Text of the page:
4. Ask for help when you feel overwhelmed. Just because this is a stressful time for others does not mean you’re not worthy of support with your very real, very valid mental illness. Reach out to your trusted loved ones and professionals where you can. If your treatment plan has been disturbed because of social distancing, there are some really great resources that you can still access from home. Better Help, for instance, offers online counselling at a lower rate than many private counsellors charge. Samaritans are always there to talk for free, about anything. There are also peer support sites where you can talk to and gain support from others who are going through the same thing, for instance Mind’s Elefriends community and Beat’s online support groups.

5. Do at least 1 fun activity per day that isn’t “productive”. Now more than ever, rest and play are crucial. Allow yourself to wind down, even for half an hour, by doing something you love to do just because it makes your heart happy! Read a book, watch a trashy TV show, play a video game, listen to a hilarious podcast – anything goes, because there are no rule about what you “should” do to relax.

6. Engage in joyful movement that isn’t about punishing yourself for eating. Exercise is important, we all know this. BUT that doesn’t mean you should be using it to compensate for what you’ve eaten, or to maintain a particular body shape, or to lose weight. Right now none of those things will serve you; they will only make you more anxious, and they’ll set your recovery back in the long term. Find a kind of exercise that makes you feel good and that you actually want to do – if you don’t actually want to do something and you’re just doing it because you “should”, don’t do it!! Personally I find blasting my favourite songs super loud and jumping around like I’m in some hyperactive music video is the definition of joyful movement for me. I highly recommend it.

7. Unfollow social media accounts who trigger you – yes, even if they’re your friends! Social media can be really helpful and it can also be a cesspit of Kardashian-endorsed laxative teas and Facetuned mirror selfies. You are 100% allowed to unfollow anyone who posts things that make you feel worse about yourself. If you don’t want to flat out unfollow your mates, on Instagram you can temporarily restrict what you see from them.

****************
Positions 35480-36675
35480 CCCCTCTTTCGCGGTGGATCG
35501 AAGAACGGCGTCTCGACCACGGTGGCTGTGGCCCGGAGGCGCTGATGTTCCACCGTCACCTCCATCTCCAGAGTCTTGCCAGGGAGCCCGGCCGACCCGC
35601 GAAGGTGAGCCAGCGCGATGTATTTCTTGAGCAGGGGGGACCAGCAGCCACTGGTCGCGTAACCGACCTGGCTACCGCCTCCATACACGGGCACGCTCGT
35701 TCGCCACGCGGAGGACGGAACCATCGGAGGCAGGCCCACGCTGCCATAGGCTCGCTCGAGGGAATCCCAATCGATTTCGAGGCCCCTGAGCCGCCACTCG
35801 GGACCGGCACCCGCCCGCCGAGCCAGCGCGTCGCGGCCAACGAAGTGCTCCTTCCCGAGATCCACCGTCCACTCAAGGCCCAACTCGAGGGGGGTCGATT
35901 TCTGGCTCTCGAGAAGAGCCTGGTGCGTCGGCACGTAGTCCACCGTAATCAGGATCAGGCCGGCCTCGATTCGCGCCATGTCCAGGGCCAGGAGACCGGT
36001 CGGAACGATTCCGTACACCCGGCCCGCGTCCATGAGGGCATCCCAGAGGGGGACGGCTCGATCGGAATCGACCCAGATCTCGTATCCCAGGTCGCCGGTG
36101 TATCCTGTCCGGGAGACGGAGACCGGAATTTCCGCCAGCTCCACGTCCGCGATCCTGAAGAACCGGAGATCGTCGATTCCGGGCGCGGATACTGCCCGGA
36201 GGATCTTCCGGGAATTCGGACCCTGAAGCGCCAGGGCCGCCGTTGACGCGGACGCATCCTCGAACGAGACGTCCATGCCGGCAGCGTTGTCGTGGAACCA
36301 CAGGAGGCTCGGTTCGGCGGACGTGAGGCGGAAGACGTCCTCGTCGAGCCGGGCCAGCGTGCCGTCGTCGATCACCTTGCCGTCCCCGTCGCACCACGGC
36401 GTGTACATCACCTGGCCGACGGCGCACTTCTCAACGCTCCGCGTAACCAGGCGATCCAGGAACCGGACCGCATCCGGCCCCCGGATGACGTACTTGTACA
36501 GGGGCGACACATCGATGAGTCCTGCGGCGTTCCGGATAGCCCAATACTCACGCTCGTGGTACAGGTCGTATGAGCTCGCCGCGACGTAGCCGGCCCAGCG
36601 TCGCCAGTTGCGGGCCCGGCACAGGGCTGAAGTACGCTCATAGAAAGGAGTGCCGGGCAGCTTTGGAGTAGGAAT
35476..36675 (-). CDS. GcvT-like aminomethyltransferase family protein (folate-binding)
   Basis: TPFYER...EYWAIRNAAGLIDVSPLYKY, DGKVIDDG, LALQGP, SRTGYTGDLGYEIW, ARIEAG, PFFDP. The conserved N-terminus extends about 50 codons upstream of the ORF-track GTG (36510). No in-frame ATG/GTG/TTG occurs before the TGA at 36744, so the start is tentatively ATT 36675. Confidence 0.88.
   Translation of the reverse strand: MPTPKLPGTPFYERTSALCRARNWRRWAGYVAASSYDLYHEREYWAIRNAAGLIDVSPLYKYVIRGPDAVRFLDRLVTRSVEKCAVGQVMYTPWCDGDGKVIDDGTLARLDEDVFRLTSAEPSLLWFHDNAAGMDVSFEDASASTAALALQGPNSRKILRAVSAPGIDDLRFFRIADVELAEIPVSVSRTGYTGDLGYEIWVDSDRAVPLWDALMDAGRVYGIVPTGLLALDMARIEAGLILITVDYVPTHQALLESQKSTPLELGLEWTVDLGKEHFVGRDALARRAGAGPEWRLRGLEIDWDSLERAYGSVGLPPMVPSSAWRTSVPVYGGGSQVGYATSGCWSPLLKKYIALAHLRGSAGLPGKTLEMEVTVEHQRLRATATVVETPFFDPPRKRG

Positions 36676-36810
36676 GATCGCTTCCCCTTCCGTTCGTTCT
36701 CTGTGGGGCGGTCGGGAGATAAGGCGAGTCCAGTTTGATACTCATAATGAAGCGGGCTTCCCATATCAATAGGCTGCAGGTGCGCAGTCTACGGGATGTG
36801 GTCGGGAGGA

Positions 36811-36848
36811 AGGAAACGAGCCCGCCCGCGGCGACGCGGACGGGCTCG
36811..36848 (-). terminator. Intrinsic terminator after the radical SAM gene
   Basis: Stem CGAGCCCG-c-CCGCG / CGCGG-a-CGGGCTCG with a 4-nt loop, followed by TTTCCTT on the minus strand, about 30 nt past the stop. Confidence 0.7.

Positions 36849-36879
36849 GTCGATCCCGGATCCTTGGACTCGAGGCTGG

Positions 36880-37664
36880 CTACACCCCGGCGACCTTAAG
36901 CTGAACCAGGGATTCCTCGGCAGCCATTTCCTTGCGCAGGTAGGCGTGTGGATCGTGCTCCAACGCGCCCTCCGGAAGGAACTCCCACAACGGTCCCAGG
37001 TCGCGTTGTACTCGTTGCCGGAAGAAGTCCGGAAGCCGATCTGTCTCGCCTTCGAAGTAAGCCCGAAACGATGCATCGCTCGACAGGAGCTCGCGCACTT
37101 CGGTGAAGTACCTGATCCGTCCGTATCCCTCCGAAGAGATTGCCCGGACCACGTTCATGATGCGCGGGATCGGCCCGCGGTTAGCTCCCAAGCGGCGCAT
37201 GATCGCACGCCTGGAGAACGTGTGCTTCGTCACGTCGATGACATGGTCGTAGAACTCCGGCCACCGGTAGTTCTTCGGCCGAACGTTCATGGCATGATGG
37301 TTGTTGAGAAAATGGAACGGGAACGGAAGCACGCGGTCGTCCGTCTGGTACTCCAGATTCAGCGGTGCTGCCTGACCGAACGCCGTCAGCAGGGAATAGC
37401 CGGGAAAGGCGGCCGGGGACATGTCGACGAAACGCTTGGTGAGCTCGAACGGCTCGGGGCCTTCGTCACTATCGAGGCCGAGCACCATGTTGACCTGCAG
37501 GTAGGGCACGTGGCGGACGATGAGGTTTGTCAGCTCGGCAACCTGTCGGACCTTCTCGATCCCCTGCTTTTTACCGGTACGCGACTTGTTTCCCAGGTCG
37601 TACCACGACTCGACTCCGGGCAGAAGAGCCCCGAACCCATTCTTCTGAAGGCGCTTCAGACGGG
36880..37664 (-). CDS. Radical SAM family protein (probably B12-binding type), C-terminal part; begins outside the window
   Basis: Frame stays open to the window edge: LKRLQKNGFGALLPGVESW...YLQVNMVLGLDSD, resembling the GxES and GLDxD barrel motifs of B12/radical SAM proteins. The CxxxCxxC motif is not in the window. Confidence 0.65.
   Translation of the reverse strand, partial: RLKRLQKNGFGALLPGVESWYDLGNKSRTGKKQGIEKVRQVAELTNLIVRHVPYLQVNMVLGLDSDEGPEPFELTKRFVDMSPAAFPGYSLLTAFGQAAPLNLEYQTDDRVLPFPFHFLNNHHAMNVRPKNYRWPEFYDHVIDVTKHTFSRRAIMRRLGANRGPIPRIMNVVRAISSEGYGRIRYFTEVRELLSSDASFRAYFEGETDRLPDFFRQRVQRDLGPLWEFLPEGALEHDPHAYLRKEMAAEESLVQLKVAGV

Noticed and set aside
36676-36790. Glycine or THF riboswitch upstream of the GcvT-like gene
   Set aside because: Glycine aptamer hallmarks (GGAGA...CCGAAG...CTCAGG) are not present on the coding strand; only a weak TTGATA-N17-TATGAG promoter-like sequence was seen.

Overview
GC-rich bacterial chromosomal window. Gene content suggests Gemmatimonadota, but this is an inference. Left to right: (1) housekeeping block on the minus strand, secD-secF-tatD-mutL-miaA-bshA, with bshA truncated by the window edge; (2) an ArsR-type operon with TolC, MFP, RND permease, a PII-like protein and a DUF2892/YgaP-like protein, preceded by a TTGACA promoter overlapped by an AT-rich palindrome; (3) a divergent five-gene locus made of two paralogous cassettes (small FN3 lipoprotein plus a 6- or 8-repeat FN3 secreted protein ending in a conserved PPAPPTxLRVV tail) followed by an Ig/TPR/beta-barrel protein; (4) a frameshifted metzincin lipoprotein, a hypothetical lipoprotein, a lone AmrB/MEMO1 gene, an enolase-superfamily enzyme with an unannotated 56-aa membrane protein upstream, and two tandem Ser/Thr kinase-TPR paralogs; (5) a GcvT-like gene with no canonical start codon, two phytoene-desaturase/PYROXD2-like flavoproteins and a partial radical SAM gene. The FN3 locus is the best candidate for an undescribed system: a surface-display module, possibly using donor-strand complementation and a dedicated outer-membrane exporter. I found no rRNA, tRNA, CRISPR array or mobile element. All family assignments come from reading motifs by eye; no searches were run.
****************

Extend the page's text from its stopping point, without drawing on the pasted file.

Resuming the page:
8. Make a habit of writing down one good thing that happened every single day. It can be big, small, mundane or extraordinary: just record one good thing. This is a really simple practice of gratitude that will help restore balance to your anxious brain. We so easily see what’s wrong, but we rarely take time to say “actually this was awesome”. You could write your good things on scraps of paper that you put into a jar, or start a post-it collage of good things on your wardrobe or mirror or fridge. If you want to deepen your practice, you could even start a gratitude journal.

9. Celebrate when you don’t act on your triggers! This is THE most important practice on this list I think. Whenever you ignore a trigger, your eating disorder is going to be PISSED OFF. It might make you feel awful, or like you need to “compensate” later. For me, whenever I ignore the urge to exercise or actively choose to eat cake, my brain launches into a tirade of self-abuse that can quickly spiral into guilt and shame. An effective way I’ve found to counteract those spirals is to reframe the situation and celebrate what I’ve achieved for my recovery, wellbeing, and long term happiness by ignoring a trigger or compulsion. You could do this in really simple ways: by texting someone you trust to congratulate you on your success, or by putting a fun sticker in your journal, or by buying yourself some flowers. Whatever you do, celebrate in a way that reminds you that you’re awesome and you’re on the right track.

I’ve put together a bingo card that will help you celebrate when you take care of yourself, because self-care is hard work when you’re battling a mental illness and it’s important to celebrate!

ed self care bingo.png